Martial Arts & Philosophy: Professor Graham Priest (1)Posted on: 19 November 2010 by Alexander Hay
As a rule, you wouldn't expect a philosopher to be much into karate, let alone one who's in his 60s. Yet Professor Graham Priest is that contradiction, fitting in the sense that he argues that some paradoxes are actually true
Once we started, I asked how he was. Well, as it happened, then I told him I had a cold, but that you can't get it on Skype. “They're working on it” he replied. One has to wonder.
Anyway, let's start with introductions. “Well, I'm Graham Priest. I'm a philosopher, and I work at the University of Melbourne and the Graduate Center of the City University, New York. I also work at the University of St Andrews a couple of months a year. So I'm a bit peripatetic.”
Not to mention busy. One thing that stands out is that you're still doing martial arts at 62. What do you do? “Well, I practice Shitō-ryū karatedo. I've been training now for 22 years.”
He had a surprising inspiration for this: “Many years ago, my daughter was about 10. My wife and I decided that she should learn to defend herself. She was not a very physical kid, so my wife said that she would train with her. They found a local club in Perth (where we then lived), and started to train. A year or two later we moved to Brisbane. In Perth I played baseball, and when we moved I decided to hang up my glove, so I needed something else to do.
“My wife said, why don't we find a karate club here and all train together? I said that I was not into hitting people. She said 'You don't understand; its about not hitting people'. That sounded crazy to me (though she was quite right), but I thought 'why not give it a go?' Within a few months I was hooked. We had lighted upon a very good club (Shobukai), largely by accident. I trained with them for 12 years. Then I moved to Melbourne. There were no branches of that club there, so I changed styles to Shitō-ryū. By that time, I knew what to look for in a good club, and I found one.”
There are, of course, many styles of karate. Some range from no contact at all, to full contact bloodbaths. Graham's style adopts a fittingly Aristotelian Mean: “In most style of karate, people are taught to pull their techniques, and so not to make full contact, even in kumite. If you want people to train regularly, it's no good having them off injured a lot of the time.”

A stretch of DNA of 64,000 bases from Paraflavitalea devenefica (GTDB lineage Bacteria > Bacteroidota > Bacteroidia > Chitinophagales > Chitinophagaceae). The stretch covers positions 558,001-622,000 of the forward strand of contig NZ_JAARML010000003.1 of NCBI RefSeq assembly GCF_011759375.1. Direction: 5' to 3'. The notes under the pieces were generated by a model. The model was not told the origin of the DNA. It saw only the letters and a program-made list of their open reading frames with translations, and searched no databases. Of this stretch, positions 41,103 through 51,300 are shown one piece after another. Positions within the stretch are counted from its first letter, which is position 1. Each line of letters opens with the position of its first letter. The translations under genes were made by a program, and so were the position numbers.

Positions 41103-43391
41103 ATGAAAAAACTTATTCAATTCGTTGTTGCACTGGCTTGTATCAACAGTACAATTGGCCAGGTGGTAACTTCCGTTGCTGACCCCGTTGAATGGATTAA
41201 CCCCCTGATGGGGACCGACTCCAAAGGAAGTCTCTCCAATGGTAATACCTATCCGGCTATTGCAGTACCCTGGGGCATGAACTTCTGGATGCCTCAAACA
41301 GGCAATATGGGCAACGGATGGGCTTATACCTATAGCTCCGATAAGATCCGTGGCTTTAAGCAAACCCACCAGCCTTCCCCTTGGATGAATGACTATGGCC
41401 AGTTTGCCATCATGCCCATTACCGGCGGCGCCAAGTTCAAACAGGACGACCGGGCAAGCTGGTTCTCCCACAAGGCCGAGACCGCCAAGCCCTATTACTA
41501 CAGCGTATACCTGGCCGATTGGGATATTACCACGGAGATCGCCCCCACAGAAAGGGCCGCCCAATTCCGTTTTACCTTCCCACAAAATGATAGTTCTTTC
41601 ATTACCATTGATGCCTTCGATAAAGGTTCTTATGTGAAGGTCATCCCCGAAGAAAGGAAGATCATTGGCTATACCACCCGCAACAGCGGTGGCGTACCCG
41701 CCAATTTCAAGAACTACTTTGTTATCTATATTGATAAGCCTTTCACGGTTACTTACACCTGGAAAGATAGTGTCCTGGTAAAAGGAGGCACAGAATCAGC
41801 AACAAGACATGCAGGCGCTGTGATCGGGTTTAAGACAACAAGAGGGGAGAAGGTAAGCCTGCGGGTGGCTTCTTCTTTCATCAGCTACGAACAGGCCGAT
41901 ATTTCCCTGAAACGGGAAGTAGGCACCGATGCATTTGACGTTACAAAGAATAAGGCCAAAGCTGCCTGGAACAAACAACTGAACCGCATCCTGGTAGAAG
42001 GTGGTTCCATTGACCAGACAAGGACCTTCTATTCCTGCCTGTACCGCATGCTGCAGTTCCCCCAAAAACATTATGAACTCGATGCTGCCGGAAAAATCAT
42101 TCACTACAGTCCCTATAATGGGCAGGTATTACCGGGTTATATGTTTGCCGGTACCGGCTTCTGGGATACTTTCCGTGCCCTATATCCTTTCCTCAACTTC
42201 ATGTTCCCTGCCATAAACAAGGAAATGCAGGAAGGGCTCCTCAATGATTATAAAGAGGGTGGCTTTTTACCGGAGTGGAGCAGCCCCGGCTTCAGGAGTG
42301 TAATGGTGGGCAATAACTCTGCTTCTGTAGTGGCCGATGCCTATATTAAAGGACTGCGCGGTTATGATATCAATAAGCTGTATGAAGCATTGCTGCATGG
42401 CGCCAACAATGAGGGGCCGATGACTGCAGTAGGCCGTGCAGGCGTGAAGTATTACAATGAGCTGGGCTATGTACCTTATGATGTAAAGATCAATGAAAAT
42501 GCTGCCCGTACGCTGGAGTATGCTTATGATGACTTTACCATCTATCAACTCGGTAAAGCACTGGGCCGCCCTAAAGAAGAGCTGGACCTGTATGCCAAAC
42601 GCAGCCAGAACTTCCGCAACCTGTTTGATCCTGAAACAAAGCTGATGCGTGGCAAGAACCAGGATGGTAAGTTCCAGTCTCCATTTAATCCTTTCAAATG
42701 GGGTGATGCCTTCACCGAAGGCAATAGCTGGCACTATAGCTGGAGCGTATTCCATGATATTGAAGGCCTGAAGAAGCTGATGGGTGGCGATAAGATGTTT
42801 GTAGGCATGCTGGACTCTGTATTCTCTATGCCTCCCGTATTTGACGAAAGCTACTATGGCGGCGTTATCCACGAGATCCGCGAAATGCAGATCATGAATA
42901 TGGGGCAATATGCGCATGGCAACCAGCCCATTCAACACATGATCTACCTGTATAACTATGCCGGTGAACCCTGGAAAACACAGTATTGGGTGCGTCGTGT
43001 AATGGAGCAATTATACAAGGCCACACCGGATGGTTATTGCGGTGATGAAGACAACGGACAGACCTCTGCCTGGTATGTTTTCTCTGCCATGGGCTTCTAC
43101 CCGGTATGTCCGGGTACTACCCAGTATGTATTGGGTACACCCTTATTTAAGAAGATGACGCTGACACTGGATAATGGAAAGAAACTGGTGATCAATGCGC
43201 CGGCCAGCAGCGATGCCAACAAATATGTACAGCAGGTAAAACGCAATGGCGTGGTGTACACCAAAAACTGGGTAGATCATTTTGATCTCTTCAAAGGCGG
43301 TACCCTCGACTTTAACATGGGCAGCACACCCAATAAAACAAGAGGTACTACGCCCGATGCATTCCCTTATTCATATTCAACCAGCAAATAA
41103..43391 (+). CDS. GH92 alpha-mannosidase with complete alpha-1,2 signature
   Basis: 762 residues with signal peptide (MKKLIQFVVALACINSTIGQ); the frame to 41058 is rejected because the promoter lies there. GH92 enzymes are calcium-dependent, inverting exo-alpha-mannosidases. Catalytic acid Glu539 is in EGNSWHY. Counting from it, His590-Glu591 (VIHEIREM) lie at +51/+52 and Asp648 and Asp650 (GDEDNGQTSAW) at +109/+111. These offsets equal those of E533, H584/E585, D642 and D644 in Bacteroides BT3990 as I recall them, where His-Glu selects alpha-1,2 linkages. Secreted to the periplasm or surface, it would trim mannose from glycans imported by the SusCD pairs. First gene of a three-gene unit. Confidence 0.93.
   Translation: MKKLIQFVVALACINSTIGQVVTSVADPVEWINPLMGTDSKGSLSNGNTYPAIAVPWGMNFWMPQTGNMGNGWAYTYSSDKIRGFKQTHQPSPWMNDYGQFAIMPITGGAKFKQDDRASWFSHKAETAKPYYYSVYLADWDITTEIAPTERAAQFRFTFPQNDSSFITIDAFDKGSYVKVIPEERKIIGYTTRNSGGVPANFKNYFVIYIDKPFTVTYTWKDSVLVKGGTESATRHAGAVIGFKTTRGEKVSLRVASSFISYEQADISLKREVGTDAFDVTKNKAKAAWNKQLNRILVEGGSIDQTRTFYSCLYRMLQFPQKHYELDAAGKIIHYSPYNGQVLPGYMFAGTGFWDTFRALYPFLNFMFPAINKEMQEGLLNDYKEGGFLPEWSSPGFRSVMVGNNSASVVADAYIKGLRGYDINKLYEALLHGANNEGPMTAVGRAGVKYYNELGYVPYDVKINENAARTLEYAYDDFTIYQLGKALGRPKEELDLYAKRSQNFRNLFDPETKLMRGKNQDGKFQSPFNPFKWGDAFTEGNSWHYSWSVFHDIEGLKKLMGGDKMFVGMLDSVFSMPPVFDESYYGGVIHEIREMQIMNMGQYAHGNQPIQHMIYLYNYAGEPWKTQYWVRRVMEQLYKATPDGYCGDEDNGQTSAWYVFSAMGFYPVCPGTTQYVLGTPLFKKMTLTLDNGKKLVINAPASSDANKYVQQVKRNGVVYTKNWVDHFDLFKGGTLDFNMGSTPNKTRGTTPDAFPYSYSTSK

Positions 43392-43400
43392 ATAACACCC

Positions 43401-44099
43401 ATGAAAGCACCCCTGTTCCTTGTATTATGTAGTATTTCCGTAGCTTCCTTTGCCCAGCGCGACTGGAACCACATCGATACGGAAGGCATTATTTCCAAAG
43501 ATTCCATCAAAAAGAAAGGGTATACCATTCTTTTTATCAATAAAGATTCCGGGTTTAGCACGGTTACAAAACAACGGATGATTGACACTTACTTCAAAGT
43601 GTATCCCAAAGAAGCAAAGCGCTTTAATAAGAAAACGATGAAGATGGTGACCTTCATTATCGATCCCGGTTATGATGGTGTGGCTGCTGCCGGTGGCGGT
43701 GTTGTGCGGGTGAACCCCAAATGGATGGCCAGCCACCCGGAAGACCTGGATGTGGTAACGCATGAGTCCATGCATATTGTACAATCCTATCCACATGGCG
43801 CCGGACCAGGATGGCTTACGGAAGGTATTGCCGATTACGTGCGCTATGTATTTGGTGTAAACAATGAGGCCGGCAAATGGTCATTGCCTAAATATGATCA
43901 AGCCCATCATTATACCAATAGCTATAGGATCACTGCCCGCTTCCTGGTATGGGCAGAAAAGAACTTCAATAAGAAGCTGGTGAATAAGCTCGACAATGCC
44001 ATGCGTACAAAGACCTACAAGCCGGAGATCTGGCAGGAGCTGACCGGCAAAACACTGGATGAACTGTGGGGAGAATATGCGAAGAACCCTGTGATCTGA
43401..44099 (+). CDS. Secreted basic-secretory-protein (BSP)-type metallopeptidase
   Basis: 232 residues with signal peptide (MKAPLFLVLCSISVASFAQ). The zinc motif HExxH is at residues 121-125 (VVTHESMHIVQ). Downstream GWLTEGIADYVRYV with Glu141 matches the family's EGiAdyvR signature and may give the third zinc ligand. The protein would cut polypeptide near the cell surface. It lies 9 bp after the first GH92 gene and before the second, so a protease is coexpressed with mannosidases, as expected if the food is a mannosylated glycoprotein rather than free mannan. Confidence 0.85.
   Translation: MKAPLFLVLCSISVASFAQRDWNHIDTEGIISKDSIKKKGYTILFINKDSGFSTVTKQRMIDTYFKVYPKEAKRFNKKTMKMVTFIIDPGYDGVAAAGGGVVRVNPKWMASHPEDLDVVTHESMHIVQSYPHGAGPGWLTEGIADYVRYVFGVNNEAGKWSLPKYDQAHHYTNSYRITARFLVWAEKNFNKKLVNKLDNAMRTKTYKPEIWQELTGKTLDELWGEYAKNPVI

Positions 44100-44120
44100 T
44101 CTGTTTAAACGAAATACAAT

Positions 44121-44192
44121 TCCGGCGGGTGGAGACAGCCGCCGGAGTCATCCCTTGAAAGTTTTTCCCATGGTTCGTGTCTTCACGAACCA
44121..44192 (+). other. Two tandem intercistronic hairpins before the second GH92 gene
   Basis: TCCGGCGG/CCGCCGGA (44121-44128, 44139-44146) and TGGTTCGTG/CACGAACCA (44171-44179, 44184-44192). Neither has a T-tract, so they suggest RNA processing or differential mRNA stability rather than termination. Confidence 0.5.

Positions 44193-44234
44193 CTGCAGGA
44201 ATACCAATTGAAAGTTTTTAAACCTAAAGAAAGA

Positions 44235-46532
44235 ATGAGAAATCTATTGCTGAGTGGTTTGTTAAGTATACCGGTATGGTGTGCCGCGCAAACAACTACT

How do you deal with that, healthwise? “Of course you get hit hard sometimes, but it's usually an accident. I don't do as much kumite now as when I was younger, but I've never had a serious injury.”
It's a practical matter I suppose - you need to be able to function afterwards. “Before, during, and afterwards” he says, sagely.
Often we think martial arts and older people means 'Tai Chi' yet Graham's style is very physical. Is there much room in the martial arts for older practitioners?
“Absolutely. The head of my style, Mabuni Sensei, in Osaka, is 90, and he is still teaching. Many of his senior students, who also teach, are into their 70s. In fact, in Japan, you don't get well regarded as a karateka until you have been doing it for a VERY long time.”
Graham corrects himself. “In fact, he's 92 now.” Bet no one nicks his pension.
“Yes, I believe that Okinawans are well known for their longevity”, Graham says, reminding us that Karate isn't strictly Japanese in origin.
I suppose the hard cardio helps a lot too.
“Yes, exercise is important. You can't prevent ageing, but you can slow it down a bit... Flexibility and general fitness certainly.”
Not that he had much experience of the fighting arts until he put on his dogi. “None” he says. Then adds: “Well, I fenced when I was at school, if that counts as a martial art.”
Possibly, but only if you can swing on a chandelier in a dashing fashion. Moving on, we're here to talk about your new book: "Martial Arts & Philosophy: Beating & Nothingness"...
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